This is all in the course of one conversation and while the work I do generates a fairly higher percentage of these stories for my ears, I am reminded that the perception of adoption, about search and reunion, about birthmothers, about class and culture have felt more and more like I am seeing one image and they are seeing another.  I do not mean to insult, nor be hyperbolic in my claim that this feels like a burden in any way, but I am struck by how there can never be a casual conversation around these topics with me. But I struggle to find the right inviting words to stress just how desperately I want others to see what I see.

It is as important to have these conversations as it is for me to talk about the latest weather phenomenons, the latest credit card breach and what my kids will be doing for the summer holiday. It is essential for me in my hope that at the end of the conversation, there will be another person who will be moved to educate, correct, validate or invalidate their next chat with someone else. I am in the business of collecting allies, fellow seers of the 3-dimensional sides of adoption.

In reading Child Catchers by Kathryn Joyce, I started doing what I usually do, flagging pages and writing down quotes I didn’t want to forget.  After the first chapter, I stopped.  It was getting ridiculous.  Ms. Joyce has way too many noteworthy quotes.  I realize I have been in this work for a very long time since she mentioned just about everyone I knew or hear of in the field.  It has been scary and oddly satisfying to read that this person, a non-triad member, someone who had so little personal connection to adoption, sees my community the same way.  She sees the underbelly of adoption, the business of it, the ethical quagmires, the conflicts of interests and the suffering of the children who grow up having been pawns, not cherished human beings.  Her sarcasm and dry wit is palpable as she relays the messaging of various agencies, church organizations and prospective adopting parents.  Reading this book has made me understand that words like “orphan” and “adoption” have becomes so altered these days that I don’t recognize it for what I have always believed them to be.  I am beginning to wonder if I have been fooled all along and it is me that needs to re-examine those pictures again.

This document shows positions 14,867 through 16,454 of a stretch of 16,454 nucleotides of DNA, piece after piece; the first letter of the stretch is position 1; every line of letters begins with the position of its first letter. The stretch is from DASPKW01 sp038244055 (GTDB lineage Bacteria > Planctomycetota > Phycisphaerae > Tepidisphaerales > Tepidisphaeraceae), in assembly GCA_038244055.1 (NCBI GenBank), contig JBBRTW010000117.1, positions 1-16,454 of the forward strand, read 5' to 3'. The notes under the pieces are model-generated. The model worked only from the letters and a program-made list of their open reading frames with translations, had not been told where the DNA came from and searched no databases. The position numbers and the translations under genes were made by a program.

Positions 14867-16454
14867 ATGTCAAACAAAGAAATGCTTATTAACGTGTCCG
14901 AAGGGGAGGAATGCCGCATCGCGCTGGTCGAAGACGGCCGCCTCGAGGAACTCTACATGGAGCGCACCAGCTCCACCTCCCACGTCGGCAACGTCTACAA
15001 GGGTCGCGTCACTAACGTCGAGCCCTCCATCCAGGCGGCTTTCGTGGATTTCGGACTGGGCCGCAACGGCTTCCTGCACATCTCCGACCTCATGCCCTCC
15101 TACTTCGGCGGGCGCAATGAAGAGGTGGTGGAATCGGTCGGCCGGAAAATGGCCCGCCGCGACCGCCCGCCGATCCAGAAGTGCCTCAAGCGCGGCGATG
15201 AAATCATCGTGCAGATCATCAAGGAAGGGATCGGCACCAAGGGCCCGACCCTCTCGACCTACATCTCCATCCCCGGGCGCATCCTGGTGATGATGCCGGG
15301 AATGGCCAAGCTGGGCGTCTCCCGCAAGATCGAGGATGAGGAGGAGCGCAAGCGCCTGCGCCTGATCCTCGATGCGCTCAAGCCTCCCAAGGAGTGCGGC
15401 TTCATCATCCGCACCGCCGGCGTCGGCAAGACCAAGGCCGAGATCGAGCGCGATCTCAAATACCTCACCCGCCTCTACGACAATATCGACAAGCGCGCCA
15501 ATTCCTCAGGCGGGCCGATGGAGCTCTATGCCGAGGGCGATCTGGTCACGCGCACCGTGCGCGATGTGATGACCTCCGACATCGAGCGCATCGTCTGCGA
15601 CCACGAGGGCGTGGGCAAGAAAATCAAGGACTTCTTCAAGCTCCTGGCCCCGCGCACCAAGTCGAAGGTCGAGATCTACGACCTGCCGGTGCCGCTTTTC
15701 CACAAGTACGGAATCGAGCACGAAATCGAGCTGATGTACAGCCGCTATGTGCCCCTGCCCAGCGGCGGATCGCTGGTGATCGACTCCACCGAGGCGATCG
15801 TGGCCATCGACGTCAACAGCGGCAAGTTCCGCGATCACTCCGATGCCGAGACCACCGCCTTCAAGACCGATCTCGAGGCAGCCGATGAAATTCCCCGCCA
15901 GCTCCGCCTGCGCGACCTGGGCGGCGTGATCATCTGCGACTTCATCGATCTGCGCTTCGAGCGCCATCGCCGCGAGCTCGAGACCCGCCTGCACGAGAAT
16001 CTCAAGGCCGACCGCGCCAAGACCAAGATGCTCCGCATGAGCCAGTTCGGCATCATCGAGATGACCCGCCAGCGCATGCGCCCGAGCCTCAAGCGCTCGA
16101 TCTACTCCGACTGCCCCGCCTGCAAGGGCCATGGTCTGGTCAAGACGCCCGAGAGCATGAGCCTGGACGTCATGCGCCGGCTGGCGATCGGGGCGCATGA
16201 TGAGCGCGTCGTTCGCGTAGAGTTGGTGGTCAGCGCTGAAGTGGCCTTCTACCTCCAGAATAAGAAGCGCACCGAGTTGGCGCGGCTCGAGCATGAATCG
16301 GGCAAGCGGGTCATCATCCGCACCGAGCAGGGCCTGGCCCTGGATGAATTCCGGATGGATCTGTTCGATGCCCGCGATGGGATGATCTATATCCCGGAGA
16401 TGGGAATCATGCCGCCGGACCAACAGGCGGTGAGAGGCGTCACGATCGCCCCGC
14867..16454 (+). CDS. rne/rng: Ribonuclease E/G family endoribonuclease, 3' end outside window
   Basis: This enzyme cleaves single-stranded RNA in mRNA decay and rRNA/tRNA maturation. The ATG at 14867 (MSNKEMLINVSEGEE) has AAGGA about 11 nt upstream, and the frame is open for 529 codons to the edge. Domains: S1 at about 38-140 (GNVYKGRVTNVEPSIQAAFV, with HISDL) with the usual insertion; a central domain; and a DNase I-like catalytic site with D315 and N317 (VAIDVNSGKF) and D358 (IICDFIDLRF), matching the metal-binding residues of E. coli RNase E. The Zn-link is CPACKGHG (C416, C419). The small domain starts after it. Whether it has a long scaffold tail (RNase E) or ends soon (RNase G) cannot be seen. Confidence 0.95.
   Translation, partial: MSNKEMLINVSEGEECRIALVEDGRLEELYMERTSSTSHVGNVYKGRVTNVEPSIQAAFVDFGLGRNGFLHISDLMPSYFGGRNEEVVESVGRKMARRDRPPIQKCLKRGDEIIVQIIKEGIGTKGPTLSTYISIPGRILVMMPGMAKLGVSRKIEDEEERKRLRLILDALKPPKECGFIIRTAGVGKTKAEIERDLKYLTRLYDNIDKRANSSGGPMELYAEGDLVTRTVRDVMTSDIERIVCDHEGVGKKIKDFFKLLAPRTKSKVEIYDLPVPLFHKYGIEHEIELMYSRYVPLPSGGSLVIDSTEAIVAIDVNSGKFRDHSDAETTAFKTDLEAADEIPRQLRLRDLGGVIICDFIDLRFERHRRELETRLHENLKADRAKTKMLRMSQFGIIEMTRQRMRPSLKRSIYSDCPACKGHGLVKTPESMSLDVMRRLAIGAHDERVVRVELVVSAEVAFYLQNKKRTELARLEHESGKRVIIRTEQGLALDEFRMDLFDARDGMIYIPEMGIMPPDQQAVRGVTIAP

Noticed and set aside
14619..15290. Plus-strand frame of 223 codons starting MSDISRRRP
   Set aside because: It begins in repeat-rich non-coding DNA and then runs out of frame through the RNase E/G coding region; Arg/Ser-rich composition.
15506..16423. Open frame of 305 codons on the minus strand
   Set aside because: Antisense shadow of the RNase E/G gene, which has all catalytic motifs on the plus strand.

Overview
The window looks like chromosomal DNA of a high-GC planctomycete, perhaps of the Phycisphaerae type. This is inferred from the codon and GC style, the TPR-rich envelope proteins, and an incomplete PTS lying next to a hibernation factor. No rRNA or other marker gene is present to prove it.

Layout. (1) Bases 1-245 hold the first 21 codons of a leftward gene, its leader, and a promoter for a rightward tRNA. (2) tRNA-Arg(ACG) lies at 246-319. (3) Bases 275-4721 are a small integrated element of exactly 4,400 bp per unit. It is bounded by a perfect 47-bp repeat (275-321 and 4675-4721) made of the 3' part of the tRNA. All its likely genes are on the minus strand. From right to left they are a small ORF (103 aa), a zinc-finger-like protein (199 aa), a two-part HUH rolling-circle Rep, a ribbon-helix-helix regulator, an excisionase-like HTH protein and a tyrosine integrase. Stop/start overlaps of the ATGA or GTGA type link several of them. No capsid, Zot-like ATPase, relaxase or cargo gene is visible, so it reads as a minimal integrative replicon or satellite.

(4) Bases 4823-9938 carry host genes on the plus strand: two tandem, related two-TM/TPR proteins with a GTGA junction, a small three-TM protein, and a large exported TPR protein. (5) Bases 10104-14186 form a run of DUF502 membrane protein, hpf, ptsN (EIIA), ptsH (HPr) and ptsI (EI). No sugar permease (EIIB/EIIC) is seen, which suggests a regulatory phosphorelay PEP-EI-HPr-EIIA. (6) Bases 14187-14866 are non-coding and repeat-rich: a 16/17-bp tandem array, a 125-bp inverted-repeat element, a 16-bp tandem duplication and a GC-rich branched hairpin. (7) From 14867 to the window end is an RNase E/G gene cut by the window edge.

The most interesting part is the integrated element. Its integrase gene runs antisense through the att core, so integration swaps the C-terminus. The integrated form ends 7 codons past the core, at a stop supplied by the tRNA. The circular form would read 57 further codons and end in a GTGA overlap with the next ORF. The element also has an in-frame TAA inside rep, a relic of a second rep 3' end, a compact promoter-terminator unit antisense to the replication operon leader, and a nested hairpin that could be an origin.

Put a label on it

When I was 16 I was talking in name brands.  I didn’t know it then, but I am acknowledging it now, I think it is in my DNA to do so.  My Korean DNA.  At 16 I was an awkward, very skinny, very gangly albeit graceful ugly duckling.  I hid in baggy clothes too busy trying to hide the violated, teased, mislabeled shell of a body but I was thinking brands and styles that I had no name for.  For the longest time, I thought it was a remnant of my issues with class and arrogantly belittled the notion of succumbing to pop culture and being a slave to fashion.  I think I need to reconsider.